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Non-Immigrant Visa Process

  • Corporate Registration


    Before an employer may file most work visa petitions, it must first register with the U.S. Department of Labor and verify its corporate existence.  This is an anti-fraud mechanism designed to ensure that all petitions are being filed by actual companies.  The processing time for this step can take up to one week to complete.

  • Educational Evaluation


    All of the work visas Thompson Immigration assists with require at least a U.S. bachelor's degree or its equivalent in order for a candidate to qualify for the visa.  Because of this, if a foreign national was educated outside of the United States, his or her educational credentials must be evaluated by an independent credentialing consultant to determine whether his or her education (and work experience, if necessary) is equivalent to a U.S. bachelor’s degree or higher.

  • "Prevailing Wage" Determination


    An employer must pay the prevailing wage for a particular position in the geographic regions where the foreign worker will be employed.  This wage is generally set by the U.S. Department of Labor (DOL), usually through their prevailing wage office in Washington, D.C.  However, an employer may also use either: (a) the DOL’s prevailing wage data, which it collects on an annual basis; or (b) a private compensation survey, so long as it meets the DOL’s statistical requirements.


    Generally, an employer should utilize the DOL’s prevailing wage office in Washington, D.C.  The reason is simple.  Doing so provides a “safe haven” that the employer is using the correct prevailing wage should the DOL audit the employer.  However, if time constraints do not allow this approach, the other approaches may also be used.  The processing time for obtaining a prevailing wage varies over time, but can be as long as four weeks.

  • File Labor Condition Application With DOL


    Once the prevailing wage has been determined, a “Labor Condition Application” (LCA) must be filed with the DOL. The LCA is a legal contract between the employer and DOL in which the employer certifies that the salary being offered meets the actual or prevailing wage for the position for which the foreign national is being sponsored for the geographic region where the foreign national will be employed.  The processing time for obtaining a certified LCA is typically seven business days.


    LCA Audits


    IMPORTANT: The DOL may audit an employer's salary records either on its own accord or based on a complaint from an employee.  The DOL can require an employer which is not in compliance with the LCA regulations to:


    • Pay the employee the amount of back pay owed;
    • Impose significant penalties for non-compliance;
    • Bar the employer from filing additional LCAs (and, therefore, work visa petitions) for multiple years; and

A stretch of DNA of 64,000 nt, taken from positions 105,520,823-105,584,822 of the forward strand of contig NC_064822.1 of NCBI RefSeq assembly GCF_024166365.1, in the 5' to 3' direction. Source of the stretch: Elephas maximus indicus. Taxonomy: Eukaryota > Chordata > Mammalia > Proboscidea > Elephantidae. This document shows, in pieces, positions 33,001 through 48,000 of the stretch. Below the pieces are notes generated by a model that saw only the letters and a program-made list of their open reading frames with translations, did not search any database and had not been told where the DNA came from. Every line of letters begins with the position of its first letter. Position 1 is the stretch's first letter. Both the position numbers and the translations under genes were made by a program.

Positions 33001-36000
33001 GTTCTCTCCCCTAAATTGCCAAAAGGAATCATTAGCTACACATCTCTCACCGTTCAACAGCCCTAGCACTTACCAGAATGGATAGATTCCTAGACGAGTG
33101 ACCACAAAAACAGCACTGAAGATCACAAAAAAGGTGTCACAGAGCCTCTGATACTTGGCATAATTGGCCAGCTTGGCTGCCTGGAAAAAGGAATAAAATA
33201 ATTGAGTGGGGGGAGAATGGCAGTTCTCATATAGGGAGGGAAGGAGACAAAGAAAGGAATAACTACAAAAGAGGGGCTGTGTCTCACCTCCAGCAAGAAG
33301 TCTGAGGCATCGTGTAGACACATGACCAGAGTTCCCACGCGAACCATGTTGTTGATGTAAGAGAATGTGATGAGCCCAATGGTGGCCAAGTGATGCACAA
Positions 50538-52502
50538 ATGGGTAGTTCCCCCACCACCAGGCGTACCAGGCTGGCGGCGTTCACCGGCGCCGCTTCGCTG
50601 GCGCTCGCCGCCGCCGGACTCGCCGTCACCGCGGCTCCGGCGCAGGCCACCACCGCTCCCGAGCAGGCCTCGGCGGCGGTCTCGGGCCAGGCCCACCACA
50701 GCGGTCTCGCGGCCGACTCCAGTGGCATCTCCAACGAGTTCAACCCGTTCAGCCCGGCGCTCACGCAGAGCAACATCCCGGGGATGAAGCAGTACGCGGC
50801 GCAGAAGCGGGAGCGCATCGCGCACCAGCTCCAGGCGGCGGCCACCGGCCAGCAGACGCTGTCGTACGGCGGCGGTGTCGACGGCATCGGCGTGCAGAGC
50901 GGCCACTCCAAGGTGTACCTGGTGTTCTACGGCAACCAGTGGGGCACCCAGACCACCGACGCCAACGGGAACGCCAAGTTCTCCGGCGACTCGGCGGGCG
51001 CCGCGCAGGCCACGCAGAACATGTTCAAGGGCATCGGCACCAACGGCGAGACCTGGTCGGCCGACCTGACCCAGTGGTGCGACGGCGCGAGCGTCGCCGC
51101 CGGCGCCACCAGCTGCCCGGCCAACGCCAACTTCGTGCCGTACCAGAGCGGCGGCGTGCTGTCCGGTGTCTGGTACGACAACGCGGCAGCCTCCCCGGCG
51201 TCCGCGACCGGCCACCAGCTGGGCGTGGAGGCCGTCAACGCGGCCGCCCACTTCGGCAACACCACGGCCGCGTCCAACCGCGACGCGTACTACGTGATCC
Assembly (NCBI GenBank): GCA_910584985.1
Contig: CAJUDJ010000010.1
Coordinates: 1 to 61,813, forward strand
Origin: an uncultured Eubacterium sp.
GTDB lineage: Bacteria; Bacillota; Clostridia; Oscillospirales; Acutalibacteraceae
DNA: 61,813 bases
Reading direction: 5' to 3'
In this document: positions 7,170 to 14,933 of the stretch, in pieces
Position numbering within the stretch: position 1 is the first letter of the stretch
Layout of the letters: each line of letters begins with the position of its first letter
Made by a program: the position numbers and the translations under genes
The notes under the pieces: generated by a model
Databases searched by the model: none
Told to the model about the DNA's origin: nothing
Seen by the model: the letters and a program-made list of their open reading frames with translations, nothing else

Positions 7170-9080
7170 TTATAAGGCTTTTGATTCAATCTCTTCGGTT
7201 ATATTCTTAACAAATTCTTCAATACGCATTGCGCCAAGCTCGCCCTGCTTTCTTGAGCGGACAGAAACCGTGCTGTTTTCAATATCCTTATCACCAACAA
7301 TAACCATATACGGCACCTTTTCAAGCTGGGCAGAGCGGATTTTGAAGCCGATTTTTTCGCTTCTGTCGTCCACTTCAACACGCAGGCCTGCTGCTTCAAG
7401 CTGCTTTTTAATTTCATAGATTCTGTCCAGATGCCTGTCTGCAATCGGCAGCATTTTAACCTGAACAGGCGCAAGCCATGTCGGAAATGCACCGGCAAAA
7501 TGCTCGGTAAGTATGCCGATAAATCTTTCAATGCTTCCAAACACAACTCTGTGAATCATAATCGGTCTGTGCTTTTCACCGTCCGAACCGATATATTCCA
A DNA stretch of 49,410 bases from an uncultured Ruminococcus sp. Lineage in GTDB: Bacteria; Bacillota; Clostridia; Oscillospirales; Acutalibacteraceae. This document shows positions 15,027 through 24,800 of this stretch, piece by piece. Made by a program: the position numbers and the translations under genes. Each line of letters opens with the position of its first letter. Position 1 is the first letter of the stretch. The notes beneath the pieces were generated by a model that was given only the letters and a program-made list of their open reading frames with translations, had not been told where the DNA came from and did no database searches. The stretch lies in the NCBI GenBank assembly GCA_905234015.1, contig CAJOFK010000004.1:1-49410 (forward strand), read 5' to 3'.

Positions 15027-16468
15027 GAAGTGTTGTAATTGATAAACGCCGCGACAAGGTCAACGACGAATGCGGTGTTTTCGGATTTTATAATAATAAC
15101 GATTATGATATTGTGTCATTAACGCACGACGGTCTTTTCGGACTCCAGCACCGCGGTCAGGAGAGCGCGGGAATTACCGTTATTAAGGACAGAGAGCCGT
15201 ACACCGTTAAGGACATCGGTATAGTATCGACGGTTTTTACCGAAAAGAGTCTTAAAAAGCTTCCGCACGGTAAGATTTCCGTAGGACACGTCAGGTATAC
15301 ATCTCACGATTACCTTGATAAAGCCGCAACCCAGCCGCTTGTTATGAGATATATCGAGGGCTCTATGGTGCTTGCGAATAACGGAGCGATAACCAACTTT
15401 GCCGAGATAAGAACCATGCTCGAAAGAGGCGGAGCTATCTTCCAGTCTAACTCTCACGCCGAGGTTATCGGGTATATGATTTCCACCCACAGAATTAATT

• Charge corporate officials with criminal violations that can impose jail time.


    Note that the DOL typically sides with the employee in these matters.  This is because one of the DOL's purposes is to protect workers from discrimination by employers.  Because of this, if the DOL audits an employer's records, it is in the empoo9yer's best interests to retain an attorney to assist in responding to the audit.  For more information on LCA audits, please click here.


  • File Petition With USCIS


    Once all of the above initial steps are completed, a work visa petition can be filed either with the U.S. Citizenship and Immigration Services (USCIS). The processing time for most work visas is approximately three months.  However, this processing time can be reduced to 14 business days if the petition is filed under the "premium processing" program.  Under this program, the USCIS will either approve or request additional evidence within this 14 day period.


    An employee's family should apply for a dependent status visa at the same time.  This is important because you do not want an employee to have one immigration status expiration date, and his or her family to have a different expiration date. This can result in an employee being able to remain in the United States while his or her family are required to depart for overstaying their visa.


    "E-3" Australian Visa Processing Alternative


    There is a significant difference int he processing of an Australian "E-3" visa petition. Because this visa category is under a separate section of the law, an employer may bypass the USCIS filing requirement if the sponsored employee is located in Australia.    Instead, they may apply directly to the U.S. Embassy or consulate with jurisdiction over their place of residence.  This both speeds up the process and reduces the government processing fees.


  • File Visa Application With U.S. State Department


    If the foreign national is not in the United States, once the USCIS approves the work visa petition, they must apply for a visa stamp from the U.S. State Department for a visa stamp before they may enter the United States.  For additional details on this process, please click here.


The application process for most U.S. work visas are the same.  This includes the following types of work visas:


  • H-1B (bachelor's level work visas for any nationality)
  • H-1B master's level work visas for any nationality
  • H-1B1 work visas for Chile and Singapore nationals
  • E-3 work visas for Australian nationals


IMPORTANT: All of these visa processes consist of multiple steps. Because of this, employers must ensure that they start the visa application process early enough to ensure an approval is received in the time frame required by the employer.



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